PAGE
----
Antiques Dealers Association of America

James W. Washington, Jr.: Stone Mason

Author: Steven S. Powers
Published: Wed, Apr 8th, 2020

Bird Family

The son of an African American Baptist minister who was run out of town by the Ku Klux Klan and never to be seen again, and a deeply religious and supportive mother, James W. Washington, Jr. (1909-2000) knew from an early age that he had something unique within him—that his abilities and imagination would manifest and take him away from the segregated and oppressive environs of Gloster, Mississippi.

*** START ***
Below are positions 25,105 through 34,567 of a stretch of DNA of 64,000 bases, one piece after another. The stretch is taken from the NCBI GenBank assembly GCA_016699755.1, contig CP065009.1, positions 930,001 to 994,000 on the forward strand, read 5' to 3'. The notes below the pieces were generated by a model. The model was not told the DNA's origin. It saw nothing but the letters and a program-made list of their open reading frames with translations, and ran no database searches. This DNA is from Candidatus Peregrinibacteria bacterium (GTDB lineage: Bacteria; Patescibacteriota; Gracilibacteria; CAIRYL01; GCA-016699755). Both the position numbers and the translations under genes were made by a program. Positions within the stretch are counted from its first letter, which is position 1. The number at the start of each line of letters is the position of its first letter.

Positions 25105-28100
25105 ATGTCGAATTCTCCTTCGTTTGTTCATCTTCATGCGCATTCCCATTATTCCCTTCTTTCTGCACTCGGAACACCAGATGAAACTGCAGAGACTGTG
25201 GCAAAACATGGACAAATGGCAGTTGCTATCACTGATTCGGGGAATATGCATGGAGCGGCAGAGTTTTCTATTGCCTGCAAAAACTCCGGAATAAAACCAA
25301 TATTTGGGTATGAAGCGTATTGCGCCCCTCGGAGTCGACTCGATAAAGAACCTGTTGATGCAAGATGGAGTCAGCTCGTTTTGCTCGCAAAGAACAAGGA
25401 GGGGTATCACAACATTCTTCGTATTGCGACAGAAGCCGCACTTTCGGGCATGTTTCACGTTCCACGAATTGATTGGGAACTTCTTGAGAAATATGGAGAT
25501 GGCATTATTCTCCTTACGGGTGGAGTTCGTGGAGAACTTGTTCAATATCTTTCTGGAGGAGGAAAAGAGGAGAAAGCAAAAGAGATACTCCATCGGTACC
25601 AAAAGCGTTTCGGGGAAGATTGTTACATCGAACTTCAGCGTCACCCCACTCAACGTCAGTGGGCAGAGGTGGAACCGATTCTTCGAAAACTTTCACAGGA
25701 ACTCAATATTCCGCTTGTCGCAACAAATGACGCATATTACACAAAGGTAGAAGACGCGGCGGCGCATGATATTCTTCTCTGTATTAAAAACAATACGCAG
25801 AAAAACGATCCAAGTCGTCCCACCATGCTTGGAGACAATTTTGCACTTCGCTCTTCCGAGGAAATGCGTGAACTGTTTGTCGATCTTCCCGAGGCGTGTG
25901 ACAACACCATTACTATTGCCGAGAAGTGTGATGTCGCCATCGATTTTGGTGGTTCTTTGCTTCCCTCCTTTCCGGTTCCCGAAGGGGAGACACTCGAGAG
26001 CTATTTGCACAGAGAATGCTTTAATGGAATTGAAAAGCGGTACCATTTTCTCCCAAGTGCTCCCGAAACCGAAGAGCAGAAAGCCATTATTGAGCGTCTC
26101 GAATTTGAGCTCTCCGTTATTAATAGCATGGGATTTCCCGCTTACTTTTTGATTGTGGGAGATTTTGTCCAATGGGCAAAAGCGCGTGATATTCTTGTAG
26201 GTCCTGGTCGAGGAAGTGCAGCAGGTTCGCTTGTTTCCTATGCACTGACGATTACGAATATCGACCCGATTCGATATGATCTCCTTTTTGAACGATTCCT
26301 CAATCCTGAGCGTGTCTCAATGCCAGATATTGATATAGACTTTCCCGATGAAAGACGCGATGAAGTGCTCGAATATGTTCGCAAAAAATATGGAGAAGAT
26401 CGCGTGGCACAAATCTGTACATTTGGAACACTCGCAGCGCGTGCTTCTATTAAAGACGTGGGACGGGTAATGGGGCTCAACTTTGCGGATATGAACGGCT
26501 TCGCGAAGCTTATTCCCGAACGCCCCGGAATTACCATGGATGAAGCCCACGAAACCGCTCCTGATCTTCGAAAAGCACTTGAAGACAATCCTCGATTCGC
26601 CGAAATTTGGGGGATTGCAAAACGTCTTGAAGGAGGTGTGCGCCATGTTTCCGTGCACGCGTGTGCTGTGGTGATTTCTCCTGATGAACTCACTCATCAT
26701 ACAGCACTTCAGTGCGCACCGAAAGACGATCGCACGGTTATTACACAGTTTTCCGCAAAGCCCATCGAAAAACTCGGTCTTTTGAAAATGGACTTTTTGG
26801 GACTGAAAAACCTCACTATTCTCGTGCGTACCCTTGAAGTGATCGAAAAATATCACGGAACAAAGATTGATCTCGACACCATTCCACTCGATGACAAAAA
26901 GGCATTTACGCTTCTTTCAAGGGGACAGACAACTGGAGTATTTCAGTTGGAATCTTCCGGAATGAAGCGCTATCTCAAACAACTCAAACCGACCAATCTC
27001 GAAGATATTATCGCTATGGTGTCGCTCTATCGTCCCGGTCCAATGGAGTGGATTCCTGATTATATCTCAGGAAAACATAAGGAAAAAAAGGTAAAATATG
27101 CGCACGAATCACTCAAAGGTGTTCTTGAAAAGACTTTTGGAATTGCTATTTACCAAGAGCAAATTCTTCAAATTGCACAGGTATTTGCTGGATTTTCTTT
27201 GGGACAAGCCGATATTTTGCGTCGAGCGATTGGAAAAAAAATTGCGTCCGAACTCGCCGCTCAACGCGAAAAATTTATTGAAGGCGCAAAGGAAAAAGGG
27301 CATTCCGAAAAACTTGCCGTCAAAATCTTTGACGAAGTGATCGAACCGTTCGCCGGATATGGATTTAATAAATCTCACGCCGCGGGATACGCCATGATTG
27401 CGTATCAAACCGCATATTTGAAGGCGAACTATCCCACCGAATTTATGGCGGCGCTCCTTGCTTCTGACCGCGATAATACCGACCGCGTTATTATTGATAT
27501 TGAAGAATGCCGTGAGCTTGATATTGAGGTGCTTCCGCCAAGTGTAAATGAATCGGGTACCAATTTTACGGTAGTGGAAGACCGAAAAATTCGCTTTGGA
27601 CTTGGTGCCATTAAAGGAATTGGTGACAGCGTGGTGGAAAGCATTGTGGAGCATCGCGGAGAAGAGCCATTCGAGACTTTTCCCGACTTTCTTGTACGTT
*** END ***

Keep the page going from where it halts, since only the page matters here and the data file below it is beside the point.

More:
Washington’s spirited, but quiet carvings are often seen as a cross between two other direct carvers; the African American Folk Artist William Edmondson (1874-1951) and American sculptor John Flannagan (1895-1942). Washington felt that it was the spirit of God that he drove into stone to bring it to life. Edmondson thought his work was driven by the hand of God, while Flannagan felt that direct carving or taille directe, ensured vitality to the final carving. Improvisationalists know that something too studied may be proficiently academic, but often void of life. Therefore, Washington took right to the chisel—life starts with a spark—like a hammer’s first blow against granite!

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